The social-distancing and government-imposed restrictions associated with COVID-19 resulted in a dramatic reduction in the consumption of motor gasoline and ethanol in spring 2020. The least occurred in April, when ethanol production and consumption decreased more than 40 percent compared to the same month during the past few years. Since then volumes have gradually rebounded as the economy has reopened, but they haven’t returned to historical levels. Now that initial recovery is underway it’s possible to assess with greater accuracy the impact the pandemic has had on the ethanol industry to date and to consider continuing effects.

Impact reflects reduction in use

From March through June 2020, the cumulative decline in ethanol production and consumption exceeded 1.3 billion gallons. That was calculated by comparing monthly ethanol volumes to the average volume in the same month during the 2017-2019 period, a time when volumes were fairly consistent because growth had slowed as a result of small-refinery exemptions from the Renewable Fuel Standard as well as international trade tensions. Ethanol is most commonly used in a 10 percent blend in gasoline but it’s worth noting the decline in ethanol consumption was equivalent to more than 10 percent of the decline in gasoline product supplied – a measure of implied demand. Almost 500 million fewer bushels of corn were used in ethanol production during the period.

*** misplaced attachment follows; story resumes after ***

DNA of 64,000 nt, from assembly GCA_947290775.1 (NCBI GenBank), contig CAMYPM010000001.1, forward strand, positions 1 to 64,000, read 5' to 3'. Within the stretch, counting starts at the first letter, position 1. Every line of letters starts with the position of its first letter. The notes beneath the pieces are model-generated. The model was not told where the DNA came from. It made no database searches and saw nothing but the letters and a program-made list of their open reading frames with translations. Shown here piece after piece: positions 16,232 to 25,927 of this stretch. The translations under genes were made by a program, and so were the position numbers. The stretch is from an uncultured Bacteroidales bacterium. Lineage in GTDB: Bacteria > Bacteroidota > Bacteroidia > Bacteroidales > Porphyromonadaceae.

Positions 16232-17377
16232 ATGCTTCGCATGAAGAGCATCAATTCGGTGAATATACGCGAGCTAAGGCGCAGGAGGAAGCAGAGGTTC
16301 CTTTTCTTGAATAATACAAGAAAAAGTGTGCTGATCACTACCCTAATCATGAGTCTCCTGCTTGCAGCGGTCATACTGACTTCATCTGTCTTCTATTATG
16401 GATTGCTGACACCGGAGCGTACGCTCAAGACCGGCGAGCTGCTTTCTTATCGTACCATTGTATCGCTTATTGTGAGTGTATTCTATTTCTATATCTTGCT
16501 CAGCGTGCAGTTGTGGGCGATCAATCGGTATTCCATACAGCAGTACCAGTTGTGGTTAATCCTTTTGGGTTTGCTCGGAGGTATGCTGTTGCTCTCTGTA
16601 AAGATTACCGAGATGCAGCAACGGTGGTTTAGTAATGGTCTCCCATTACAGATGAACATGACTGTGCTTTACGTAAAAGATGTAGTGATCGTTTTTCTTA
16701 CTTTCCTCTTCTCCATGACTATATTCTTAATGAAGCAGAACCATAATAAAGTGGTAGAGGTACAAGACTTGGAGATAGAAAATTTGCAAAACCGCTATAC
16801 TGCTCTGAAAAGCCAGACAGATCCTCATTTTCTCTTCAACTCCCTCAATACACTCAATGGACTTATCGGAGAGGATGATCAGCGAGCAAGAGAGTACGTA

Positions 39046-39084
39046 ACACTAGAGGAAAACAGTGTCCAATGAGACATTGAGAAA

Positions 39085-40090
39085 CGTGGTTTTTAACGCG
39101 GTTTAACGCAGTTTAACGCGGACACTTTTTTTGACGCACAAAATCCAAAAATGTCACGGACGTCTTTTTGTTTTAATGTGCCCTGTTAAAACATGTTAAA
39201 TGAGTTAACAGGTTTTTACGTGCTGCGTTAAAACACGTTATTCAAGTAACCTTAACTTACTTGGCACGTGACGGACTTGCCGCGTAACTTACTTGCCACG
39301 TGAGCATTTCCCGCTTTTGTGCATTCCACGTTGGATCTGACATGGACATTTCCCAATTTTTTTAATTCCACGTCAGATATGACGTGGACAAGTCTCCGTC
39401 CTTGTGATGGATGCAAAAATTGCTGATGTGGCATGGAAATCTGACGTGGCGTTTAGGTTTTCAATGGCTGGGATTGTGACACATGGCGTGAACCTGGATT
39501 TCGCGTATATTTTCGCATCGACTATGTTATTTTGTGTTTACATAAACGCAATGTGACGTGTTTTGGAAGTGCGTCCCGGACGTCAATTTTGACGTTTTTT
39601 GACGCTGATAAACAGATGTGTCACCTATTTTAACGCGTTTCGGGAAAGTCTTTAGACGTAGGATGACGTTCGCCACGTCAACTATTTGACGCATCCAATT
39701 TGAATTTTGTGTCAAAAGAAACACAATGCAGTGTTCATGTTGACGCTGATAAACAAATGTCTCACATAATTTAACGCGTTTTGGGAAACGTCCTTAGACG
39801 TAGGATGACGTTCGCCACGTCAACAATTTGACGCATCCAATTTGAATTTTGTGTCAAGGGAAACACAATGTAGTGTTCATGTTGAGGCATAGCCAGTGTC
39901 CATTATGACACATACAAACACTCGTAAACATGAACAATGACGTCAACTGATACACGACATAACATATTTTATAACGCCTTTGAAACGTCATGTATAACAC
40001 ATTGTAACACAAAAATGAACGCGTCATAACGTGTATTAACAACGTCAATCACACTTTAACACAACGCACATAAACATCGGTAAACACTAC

The reduction in demand also sharply affected the market prices of ethanol and co-products of ethanol production. The impact on prices was calculated by comparing the monthly price of each commodity to the average price during the preceding four months November 2019-February 2020. April was the month when the maximum impact occurred, as ethanol prices decreased by about 40 percent. That’s counter to typical seasonal trends because ethanol prices usually strengthen during the April-June period. The price of distillers grains increased as a result of the cutback in supplies. But livestock-feeding activity – demand – was not curtailed to nearly the same extent as distillers-grains production. The price of distillers corn oil also increased, though not to the same extent.

For the March-June period ethanol-industry revenues were reduced by more than $3.4 billion as a result of the impacts of the pandemic on the volumes and prices of ethanol and coproducts. The decline in ethanol sales alone was almost $3 billion, as the increased prices of coproducts partially offset the decline in sales volume.